In the latest season of HBO's Silicon Valley, in the midst of a meeting between the show's protagonists and an eccentric tech billionaire, Gavin Belson (played by Matt Ross), a blond youth rolls out a cart and hooks himself and Belson up to a blood transfusion device without comment. After some warranted confusion, Belson explains that he pays for the young man's blood so that he can attempt to live forever.

A dark blend of science fiction and satire that might be more at home in an episode of Black Mirror, the even stranger part is that the scenario is based on real life. In 2016, when he wasn't putting Gawker out of business or advising Trump on economic matters, IRL eccentric tech billionaire Peter Thiel announced that he was on his own quest to living longer than anyone else had before and that he was indeed open to getting regular transfusions of young people's blood if it was proven to help.

And now because this dystopian nightmare reality is never-ending, you too might be able to feast off the blood of the young thanks to a new startup. Ambrosia Medical has completed testing of a new treatment that would provide transfusions of plasma from donors between the ages of 16 and 25. According to the founder, the results of the privately run trial were "really positive" but has yet to submit those result for peer-review, which makes the whole operation sound totally legit.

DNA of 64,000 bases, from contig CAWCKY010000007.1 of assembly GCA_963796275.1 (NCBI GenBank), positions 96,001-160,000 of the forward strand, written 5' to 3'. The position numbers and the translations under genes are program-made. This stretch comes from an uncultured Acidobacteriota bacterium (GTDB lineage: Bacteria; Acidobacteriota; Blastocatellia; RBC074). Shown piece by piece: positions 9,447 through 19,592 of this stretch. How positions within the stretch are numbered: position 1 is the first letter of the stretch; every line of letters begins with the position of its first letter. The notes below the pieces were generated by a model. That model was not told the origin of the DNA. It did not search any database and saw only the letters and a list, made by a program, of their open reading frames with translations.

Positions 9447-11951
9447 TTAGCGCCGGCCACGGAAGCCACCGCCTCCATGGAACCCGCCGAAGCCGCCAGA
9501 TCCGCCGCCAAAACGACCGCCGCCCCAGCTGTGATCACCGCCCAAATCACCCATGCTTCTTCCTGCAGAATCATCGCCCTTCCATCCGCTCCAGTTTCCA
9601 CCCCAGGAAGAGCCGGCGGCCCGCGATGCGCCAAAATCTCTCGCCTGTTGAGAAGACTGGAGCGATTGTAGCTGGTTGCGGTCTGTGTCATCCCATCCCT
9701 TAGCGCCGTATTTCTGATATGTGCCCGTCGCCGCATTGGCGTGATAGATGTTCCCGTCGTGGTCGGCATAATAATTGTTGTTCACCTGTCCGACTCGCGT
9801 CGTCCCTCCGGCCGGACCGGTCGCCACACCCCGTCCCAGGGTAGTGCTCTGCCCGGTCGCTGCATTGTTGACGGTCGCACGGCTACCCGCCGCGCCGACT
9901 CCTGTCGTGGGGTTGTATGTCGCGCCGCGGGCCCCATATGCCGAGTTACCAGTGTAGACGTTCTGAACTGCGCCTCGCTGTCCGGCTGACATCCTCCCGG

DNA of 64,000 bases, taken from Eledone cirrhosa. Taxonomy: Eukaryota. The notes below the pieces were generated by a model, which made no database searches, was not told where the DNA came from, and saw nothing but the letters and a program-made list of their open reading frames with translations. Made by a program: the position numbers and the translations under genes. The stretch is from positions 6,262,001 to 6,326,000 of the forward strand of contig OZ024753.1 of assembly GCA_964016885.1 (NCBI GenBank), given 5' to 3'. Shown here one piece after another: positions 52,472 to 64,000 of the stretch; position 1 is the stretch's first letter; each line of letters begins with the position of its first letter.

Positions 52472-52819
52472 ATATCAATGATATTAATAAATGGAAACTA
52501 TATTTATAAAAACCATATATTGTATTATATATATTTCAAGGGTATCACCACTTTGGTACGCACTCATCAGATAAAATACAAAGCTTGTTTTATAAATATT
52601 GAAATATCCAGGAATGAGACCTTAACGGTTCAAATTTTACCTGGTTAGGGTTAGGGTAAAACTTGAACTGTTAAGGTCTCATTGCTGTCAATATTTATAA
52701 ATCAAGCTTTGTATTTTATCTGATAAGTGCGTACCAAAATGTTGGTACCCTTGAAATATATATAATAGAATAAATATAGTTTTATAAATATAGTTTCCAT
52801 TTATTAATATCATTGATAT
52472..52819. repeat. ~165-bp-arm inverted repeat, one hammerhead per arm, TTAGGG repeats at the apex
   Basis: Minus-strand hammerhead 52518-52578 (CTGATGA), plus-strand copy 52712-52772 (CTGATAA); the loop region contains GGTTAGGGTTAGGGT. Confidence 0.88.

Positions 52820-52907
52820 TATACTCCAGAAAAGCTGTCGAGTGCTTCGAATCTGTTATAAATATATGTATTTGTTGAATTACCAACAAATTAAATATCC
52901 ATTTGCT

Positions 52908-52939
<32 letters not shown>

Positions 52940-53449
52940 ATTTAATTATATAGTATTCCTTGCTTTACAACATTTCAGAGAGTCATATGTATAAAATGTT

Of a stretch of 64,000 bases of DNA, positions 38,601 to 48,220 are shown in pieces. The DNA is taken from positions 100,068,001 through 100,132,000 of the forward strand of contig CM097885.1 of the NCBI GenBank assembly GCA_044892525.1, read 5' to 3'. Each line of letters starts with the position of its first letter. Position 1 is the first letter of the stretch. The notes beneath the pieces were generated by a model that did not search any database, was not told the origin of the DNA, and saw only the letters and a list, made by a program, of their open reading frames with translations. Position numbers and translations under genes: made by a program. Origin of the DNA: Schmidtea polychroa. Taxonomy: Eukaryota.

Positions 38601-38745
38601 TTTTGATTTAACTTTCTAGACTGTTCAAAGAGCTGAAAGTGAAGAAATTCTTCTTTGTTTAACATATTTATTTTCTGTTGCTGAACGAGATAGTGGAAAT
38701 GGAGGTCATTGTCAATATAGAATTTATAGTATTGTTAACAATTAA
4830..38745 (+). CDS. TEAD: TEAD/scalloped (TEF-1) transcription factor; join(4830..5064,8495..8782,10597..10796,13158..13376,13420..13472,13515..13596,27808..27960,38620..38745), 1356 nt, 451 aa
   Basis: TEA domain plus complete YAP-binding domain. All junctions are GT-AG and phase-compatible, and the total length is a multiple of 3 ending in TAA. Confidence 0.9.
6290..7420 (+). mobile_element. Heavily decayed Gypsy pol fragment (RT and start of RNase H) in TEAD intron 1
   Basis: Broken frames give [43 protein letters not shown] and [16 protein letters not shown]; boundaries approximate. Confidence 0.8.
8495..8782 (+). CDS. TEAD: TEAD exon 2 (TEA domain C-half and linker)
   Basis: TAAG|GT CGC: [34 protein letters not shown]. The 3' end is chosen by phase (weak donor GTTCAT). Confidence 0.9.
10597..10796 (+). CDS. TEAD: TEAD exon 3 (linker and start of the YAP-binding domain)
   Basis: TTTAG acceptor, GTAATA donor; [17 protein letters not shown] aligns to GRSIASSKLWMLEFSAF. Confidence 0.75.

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The FDA has approved the procedure seeing that it is a fairly standard blood transfusion but many scientists are dubious as cosmetic results can be highly subjective. It is also worth considering the recent HIV outbreak that was traced to a clinic giving "vampire facials" in New Mexico. Many high profile social media influencers including Kim Kardashian had endorsed the highly-painful fad treatment because of its supposed anti-aging effects despite no evidence that these claims were true.

Ambrosia Medical has already been said to have performed the treatment on 150 patients including those that participated in the medical trial, and currently has a wait-list open for those that are interested. The treatment will set you back $8,000, but that price really pales in comparison to the chance to join an elite class of super-rich immortal vampires, doesn't it?

Photo via Getty

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